Boosting Immunity in Kids

I know first hand how hard it is to watch your child work through an illness. Whether it presents with fevers, chills and lethargy, or comes in the form of tummy symptoms or snotty noses, sore throats, irritability and pain seeing them out of sorts is challenging.

Most of the time we know that with good nutrition, plenty of rest and extra cuddles and comfort they’ll be back to themselves in no time. However when they are getting sick over and over, with minimal breaks in between, it may be time to start looking at their underlying immunity and what we can do to support it.

Thankfully there are quite a few things you can do to support their immunity and while they may seem quite simple, they can have profound effects on your child’s immune and ability to clear and resist infections.

Don’t underestimate the power of sleep when it comes to a healthy immune system. We know that inadequate sleep suppresses immune function- so getting enough shut eye is vital to resisting infections. So how much should your child be getting? School aged children are recommended to get 9-11 hrs each night, 10-13 hrs for pre-schoolers, 11-14hrs for toddlers and our teens (often the most sleep deprived) should be getting around 8-10 hrs a night.

Vitamin D is important to immunity as it activates our immune defences, reducing the risk of infections. Deficiency is common (even in sunny QLD) due to things such as increased screen time over outside play, skin cancer worries resulting in less sun exposure and a lack of Vit D foods in the average child’s diet. Food based sources of Vit D include liver, cod liver oil, oily fish such as wild salmon, herring and sardines, caviar, oysters, eggs (yolks) from pastured hens and prawns.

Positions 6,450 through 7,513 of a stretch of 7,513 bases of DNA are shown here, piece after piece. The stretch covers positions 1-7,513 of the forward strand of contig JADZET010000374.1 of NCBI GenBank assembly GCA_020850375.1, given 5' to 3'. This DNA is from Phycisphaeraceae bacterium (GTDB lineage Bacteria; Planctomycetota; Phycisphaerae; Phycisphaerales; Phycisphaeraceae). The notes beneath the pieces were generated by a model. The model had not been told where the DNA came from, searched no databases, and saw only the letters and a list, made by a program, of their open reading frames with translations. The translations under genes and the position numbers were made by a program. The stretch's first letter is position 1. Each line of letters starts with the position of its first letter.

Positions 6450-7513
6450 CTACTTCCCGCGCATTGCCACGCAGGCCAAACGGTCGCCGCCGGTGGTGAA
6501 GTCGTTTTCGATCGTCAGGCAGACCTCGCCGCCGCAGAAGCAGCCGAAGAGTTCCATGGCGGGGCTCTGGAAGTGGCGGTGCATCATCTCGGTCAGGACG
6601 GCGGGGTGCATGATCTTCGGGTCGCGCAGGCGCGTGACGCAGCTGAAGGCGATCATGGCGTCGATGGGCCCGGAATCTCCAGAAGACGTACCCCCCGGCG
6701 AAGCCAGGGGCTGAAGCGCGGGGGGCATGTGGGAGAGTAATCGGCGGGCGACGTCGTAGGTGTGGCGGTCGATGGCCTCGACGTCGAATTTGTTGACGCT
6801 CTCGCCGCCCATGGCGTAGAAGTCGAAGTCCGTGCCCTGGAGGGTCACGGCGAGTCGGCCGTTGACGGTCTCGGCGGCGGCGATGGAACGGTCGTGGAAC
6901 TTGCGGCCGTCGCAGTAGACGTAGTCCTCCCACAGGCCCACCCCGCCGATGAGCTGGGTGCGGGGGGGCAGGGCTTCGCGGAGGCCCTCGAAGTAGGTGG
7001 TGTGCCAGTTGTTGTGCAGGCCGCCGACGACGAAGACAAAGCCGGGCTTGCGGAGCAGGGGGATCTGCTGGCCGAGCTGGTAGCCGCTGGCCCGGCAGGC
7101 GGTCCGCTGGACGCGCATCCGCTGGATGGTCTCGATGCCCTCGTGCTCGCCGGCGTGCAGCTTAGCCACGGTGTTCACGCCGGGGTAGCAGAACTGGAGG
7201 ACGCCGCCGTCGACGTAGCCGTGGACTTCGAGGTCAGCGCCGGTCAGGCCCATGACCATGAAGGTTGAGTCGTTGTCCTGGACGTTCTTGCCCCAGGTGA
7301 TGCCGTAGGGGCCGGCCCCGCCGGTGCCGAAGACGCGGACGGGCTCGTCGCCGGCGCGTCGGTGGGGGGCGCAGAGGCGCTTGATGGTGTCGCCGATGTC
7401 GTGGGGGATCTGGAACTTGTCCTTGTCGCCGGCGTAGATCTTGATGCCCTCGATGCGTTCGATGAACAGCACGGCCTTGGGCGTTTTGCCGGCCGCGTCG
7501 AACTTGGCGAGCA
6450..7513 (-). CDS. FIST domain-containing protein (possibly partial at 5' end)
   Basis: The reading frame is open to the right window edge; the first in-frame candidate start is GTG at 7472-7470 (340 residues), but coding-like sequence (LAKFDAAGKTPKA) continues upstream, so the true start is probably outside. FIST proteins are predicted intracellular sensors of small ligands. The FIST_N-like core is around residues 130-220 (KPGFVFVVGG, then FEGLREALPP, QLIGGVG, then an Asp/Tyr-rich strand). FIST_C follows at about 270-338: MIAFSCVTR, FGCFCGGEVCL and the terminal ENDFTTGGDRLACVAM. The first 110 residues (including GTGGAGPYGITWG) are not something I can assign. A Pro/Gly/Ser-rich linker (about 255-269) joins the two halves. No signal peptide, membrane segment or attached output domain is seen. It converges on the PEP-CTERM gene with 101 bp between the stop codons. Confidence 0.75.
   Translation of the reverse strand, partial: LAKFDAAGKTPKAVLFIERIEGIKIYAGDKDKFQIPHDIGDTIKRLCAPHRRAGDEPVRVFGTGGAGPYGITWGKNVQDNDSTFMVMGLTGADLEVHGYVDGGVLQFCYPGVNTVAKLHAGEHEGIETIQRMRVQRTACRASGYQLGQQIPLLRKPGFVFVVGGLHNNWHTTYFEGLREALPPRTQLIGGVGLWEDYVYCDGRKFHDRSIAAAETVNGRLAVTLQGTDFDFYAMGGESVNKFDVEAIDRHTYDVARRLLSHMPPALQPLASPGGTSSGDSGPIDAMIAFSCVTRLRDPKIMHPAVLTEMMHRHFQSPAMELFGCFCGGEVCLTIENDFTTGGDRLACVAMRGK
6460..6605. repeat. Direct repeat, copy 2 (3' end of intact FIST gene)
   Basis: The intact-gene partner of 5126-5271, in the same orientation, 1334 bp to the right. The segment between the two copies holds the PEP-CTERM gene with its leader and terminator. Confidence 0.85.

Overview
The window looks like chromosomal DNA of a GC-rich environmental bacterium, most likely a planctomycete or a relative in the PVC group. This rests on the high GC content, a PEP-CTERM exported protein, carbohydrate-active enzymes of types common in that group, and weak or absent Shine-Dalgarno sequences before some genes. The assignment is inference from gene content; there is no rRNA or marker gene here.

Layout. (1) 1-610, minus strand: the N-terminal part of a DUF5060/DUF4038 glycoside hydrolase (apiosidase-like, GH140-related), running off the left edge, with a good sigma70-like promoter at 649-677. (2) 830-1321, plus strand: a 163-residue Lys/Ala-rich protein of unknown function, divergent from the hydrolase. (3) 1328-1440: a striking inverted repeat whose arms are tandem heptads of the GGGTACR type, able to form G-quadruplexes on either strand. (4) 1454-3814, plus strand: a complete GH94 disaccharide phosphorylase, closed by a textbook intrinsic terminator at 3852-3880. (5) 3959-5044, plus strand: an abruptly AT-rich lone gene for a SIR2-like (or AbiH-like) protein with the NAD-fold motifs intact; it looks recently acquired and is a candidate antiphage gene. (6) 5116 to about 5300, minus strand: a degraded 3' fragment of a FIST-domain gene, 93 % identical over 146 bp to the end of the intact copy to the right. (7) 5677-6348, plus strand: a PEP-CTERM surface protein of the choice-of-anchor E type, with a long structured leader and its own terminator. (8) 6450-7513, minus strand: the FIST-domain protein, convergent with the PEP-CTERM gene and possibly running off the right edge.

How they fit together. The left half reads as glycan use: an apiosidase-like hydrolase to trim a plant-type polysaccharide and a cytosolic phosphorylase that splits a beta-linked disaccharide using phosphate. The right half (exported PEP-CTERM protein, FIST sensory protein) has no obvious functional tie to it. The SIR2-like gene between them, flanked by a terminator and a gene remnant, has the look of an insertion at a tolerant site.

Did you know up to 80% of our immune cells are within our gut? Digestive health plays a big role in supporting our immune system and things like poor diet, stress, medications such as antibiotics and pathogens (think parasites and worms) can really throw our gut health off, undermining immunity. Treating the gut can be a crucial piece of the puzzle when it comes to preventing recurrent infections in your child. Probiotics may be warranted, as may be prebiotics, alongside identifying and removing any causes (parasites, poor diet, food sensitivities)

Eating for Immune resilience
When it comes to diet I like to take it back to basics. Or as Michael Pollan says “Eat food. Not too much. Mostly plants”. To me that is a diet loaded with fresh vegetables, salad, herbs, spices, perhaps with some nuts, seeds and fruit if tolerated. Combine that brilliant foundation with some quality animal protein and adequate healthy fats, cut down the sugar, optimise hydration and you’re well on the way to immune resilience.

A few key players
Some of the key nutritional players I assess when it comes to immunity in kids are Zinc, Iron, Vitamin C along with Vitamin A and D. This is by no means exhaustive but are some of the big guys to look in to.

I will often use herbs too as there are some beautifully supportive ones available that are gentle enough for use in even my littlest of patients. Some of my favourites for children include Echinacea, Elderberry and Astragalus, with many others being available to support a cough or fever, help clear mucus, soothe a sore throat etc.

If your child seems to be getting sick a lot more often that you feel to be normal, or is struggling to clear illnesses when they appear, feel free to get in touch. There may be an underlying reason and therefore a lot more specific support that can be offered.


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About Sandi

Sandi Cooper is an experienced Naturopath working in clinical practice for almost two decades. Her clients love her down-to-earth approach and her naturally caring qualities. Although Sandi is experienced in most areas of clinical practice, she has a special interest in children’s health and nutrition, working with parents to get the best outcomes for their children.

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